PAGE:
Ditto here , from Minyanville:

"Down 40% and whipsawed again by rumors of Steve Jobs' health, can we please simply concede that Apple's board of directors needs to stop fighting a rear guard position of denial and defending the stock by speaking honestly about the man's health? It's not about being right. It's about protecting shareholders."

The Wall Street Journal was right to note that the issue here was not just citizen journalism but citizen journalism given a veil of absolute legitimacy because of its affiliation with CNN. That's something for investors to be on the lookout for, but remember: Reading is not believing, no matter the source or the source's affiliation. From the WSJ (emphasis not mine):

"Were this to have appeared on a random stock messaging board somewhere, it would likely have had little impact, but CNN has put its weight behind this iReport endeavor, saying on its Web site that 'we've launched an independent world where you, the iReport.com community, tell the stories we're not used to seeing. And the most compelling, important, and urgent ones may get seen on CNN.'"

Here is another good lesson learned from The Wall Street Journal. The assumption might be that rookie investors, day-trading message board trolls and others are the ones who are felled by such rumors. But especially in such a nervy environment, the big boys are taken for a ride too:

"The volume of Apple trades spiked soon after the iReport story first appeared, meaning it wasn't just Joe Web Surfer selling Apple. One Wall Street chief information officer told us Friday that his company has developed systems that treat the Web as a big database that it mines through for information.

"In particular, his organization is looking for news tidbits or blog posts that might give his traders insight into how a stock will behave before anyone else. The information doesn't have to be true, he stressed. It just has to reflect the mood of the market. And the market freaks out when people think Steve Jobs is ill."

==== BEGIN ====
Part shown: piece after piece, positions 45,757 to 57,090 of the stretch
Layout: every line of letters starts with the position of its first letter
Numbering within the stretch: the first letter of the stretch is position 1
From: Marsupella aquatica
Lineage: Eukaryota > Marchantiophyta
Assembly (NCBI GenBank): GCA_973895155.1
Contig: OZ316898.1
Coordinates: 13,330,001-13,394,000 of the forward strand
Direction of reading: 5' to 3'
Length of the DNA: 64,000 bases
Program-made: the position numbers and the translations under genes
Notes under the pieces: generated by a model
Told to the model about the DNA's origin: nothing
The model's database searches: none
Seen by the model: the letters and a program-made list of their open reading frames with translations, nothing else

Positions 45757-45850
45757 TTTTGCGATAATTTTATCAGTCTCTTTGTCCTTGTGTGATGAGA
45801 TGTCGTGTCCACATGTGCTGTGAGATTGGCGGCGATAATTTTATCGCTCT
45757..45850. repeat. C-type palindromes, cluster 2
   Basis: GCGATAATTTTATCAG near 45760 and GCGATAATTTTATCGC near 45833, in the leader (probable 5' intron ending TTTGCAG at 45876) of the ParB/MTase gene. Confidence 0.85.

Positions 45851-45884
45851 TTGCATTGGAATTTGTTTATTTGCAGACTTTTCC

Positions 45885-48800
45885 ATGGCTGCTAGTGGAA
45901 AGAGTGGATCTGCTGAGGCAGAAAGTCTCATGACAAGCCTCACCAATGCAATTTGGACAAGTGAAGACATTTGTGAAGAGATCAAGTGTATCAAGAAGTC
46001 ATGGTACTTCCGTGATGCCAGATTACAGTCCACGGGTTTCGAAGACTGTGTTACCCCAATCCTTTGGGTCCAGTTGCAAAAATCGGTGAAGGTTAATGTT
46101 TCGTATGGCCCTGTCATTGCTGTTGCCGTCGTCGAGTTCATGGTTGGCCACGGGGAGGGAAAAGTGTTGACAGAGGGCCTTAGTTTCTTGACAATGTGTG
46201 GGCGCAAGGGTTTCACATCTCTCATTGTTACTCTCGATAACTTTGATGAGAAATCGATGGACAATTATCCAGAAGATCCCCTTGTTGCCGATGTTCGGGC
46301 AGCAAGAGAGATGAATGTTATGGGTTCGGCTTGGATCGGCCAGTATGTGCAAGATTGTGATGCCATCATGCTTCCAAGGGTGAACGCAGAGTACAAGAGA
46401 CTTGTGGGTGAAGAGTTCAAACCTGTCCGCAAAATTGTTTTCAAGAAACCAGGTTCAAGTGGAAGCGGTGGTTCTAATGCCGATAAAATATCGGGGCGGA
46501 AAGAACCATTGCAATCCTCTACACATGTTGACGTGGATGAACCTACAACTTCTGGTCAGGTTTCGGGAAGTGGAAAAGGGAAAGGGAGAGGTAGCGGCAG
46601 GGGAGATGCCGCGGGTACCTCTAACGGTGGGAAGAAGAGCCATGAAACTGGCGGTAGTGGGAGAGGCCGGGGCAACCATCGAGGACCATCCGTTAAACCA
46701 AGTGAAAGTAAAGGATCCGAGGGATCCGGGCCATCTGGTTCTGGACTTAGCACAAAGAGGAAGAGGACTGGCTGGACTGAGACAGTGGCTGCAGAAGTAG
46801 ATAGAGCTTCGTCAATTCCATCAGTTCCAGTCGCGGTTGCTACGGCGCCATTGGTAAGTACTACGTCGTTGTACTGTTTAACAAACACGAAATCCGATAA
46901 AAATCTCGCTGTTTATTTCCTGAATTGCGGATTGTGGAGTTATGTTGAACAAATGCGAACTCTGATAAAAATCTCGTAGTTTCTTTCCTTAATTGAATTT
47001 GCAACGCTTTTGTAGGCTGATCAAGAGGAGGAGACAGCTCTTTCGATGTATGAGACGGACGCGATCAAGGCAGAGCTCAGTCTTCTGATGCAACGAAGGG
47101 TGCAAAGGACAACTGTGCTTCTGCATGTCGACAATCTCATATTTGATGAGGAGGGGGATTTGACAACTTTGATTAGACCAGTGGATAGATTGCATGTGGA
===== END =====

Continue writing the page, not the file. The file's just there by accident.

In the end, please heed your friendly neighborhood Business Press Maven: No matter who the source, don't reflexively believe what you read.
At the time of publication, Fuchs had no positions in any of the stocks mentioned in this column.

Marek Fuchs was a stockbroker for Shearson Lehman Brothers and a money manager before becoming a journalist who wrote The New York Times' "County Lines" column for six years. He also did back-up beat coverage of The New York Knicks for the paper's Sports section for two seasons and covered other professional and collegiate sports. He has contributed frequently to many of the Times' other sections, including National, Metro, Escapes, Style, Real Estate, Arts & Leisure, Travel, Money & Business, Circuits and the Op-Ed Page. For his "Business Press Maven? column on how business and finance are covered by the media, Fuchs was named best business journalist critic in the nation by the Talking Biz website at The University of North Carolina School of Journalism and Mass Communication. Fuchs is a frequent speaker on the business media, in venues ranging from National Public Radio to the annual conference of the Society of American Business Editors and Writers. Fuchs appreciates your feedback; click here to send him an email.